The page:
The Banger Sisters
"The Banger Sisters" is apparently going to die at the box office, which is a shame because it happens to be a lovely and witty comedy that doesn't ask to be taken seriously and is blessed with a shimmering performance by Goldie Hawn as Suzette, aging bartender with enhanced breasts, now working at a West Hollywood club. Years ago she and her friend Vinnie (Susan Sarandon) were queens of groupie world, back around the turn of the seventies, sleeping with every rock headliner who came through L.A., and even the occasional roadie. Not only that, they have the polaroids of their lovers' genitals to prove it.
But as the film opens, Suzette is fired for drinking on the job, and heads to Phoenix to visit Vinnie and hit her up for some money. Little does she know that Vinnie is now Lavinia, straightest arrow in the quiver, with an attorney husband who has political aspirations and two teenage daughters, none of whom knows anything about her past - a secret she intends to keep from them.
Writer-director Bob Dolman has inserted here a subplot in which Suzette picks up failed and suicidal Hollywood screenwriter Geoffrey Rush along the way - a strange bit of miscasting which the Australian Rush handles as well as can be expected - and finds Lavinia so tightly wound she can hardly put two sentences together without clenching her teeth. The plot of the film then is concerned with Suzette finding the ways in which she can humanize and colorize the now-beige Lavinia, warm up the family, put Rush on the road to recovery, and send us home happy.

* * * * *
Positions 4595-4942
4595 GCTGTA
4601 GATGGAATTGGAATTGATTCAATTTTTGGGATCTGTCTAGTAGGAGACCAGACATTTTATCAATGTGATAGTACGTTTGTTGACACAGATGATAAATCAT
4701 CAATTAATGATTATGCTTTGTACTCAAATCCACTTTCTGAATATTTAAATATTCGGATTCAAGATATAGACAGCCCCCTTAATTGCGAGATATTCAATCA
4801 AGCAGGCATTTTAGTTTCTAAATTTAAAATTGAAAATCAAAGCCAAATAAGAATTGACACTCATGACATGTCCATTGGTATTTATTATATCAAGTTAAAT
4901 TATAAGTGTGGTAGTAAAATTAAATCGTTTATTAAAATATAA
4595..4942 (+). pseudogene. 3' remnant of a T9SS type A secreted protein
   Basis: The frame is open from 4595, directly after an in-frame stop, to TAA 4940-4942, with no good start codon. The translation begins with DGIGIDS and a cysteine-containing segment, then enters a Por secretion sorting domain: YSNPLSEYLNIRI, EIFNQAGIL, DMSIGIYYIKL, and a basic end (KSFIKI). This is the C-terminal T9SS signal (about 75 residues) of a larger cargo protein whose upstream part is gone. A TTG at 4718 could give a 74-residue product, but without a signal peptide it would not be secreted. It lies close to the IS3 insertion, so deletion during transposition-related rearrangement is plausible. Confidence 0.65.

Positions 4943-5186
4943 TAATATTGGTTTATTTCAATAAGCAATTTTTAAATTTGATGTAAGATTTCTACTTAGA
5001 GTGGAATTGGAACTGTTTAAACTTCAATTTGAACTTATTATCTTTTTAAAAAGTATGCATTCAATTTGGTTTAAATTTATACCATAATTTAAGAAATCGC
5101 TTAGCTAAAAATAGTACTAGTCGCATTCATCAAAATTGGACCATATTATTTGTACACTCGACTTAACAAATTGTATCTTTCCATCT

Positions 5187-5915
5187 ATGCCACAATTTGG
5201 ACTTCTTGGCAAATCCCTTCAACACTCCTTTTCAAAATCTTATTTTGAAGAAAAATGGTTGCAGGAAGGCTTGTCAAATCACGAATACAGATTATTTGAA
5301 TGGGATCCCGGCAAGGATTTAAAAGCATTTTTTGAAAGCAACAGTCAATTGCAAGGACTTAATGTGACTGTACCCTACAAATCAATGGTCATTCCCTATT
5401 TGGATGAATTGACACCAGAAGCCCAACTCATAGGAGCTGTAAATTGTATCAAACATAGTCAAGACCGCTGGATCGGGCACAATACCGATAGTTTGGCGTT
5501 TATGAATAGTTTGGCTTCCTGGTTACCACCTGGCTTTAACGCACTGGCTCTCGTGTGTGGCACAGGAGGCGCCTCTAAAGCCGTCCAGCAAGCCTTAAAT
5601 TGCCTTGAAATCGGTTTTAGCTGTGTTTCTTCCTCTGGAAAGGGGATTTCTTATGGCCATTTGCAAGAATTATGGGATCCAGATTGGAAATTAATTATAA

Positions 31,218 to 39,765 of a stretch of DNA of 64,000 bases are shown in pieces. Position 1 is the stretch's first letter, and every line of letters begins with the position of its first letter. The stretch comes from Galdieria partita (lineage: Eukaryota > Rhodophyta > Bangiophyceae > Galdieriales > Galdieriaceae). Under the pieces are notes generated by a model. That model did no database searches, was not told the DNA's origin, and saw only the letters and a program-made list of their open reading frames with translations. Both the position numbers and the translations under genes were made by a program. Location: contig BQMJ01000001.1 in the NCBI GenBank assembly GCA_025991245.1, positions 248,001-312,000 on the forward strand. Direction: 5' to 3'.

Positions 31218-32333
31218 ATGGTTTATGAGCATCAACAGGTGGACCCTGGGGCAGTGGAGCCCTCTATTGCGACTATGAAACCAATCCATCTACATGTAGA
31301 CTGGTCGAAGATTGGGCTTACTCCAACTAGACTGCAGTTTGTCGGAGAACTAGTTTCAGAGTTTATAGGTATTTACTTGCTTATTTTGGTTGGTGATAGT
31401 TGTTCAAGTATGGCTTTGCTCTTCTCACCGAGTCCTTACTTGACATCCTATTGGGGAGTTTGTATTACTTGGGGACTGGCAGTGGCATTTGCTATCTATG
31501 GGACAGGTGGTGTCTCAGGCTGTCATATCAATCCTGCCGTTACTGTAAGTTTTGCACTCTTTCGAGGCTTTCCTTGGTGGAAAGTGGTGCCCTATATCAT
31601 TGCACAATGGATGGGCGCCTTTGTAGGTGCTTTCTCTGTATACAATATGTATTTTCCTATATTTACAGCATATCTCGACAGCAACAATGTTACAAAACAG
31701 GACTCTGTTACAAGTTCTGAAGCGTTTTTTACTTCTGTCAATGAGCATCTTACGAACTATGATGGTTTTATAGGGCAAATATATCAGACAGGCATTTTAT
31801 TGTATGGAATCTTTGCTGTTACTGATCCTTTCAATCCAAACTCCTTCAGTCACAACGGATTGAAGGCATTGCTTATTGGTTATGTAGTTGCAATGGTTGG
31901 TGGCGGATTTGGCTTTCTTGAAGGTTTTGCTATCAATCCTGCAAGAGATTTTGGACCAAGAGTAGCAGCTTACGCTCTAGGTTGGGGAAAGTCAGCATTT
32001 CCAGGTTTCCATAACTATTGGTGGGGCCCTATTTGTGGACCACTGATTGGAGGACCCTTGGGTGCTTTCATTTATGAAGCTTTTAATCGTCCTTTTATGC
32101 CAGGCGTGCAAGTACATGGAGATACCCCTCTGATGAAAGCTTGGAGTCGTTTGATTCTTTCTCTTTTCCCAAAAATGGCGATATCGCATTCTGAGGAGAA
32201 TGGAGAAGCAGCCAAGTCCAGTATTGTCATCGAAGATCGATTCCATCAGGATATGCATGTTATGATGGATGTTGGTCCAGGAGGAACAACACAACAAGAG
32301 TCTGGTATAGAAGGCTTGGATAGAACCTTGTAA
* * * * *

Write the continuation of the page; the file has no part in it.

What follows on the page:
And she does. It's a delicious performance, with brio and verve enough for a whole season of films, particularly this year. After being sent away from Lavinia's door on the day of daughter Hannah's senior prom, she manages by coincidence to be in the right place at the right time that night to help when Hannah (Erika Christensen) suffers a bad acid trip. And when younger daughter Ginger (Sarandon's real-life daughter Eva Amurri, in a spectacular performance that comes right out of the dark side of "Clueless") tries to deal with the world of driving tests, Suzette is there to help again.
There remains only the task of restoring Lavinia to psychic health, and here is the place where the film falters. Somehow it is beyond Sarandon's acting reach to be a slut. She is a fine actress, and can be many things, but slutty sexpot is not one of them. So we in the audience must do her the favor of filling in the gaps in her performance, which is not all that hard, and accept her limitations. She only suffers by being in the same film as Hawn, who obviously loves playing the part. The film is charming, unexpectedly funny, and ultimately very warm. You can't really ask for more.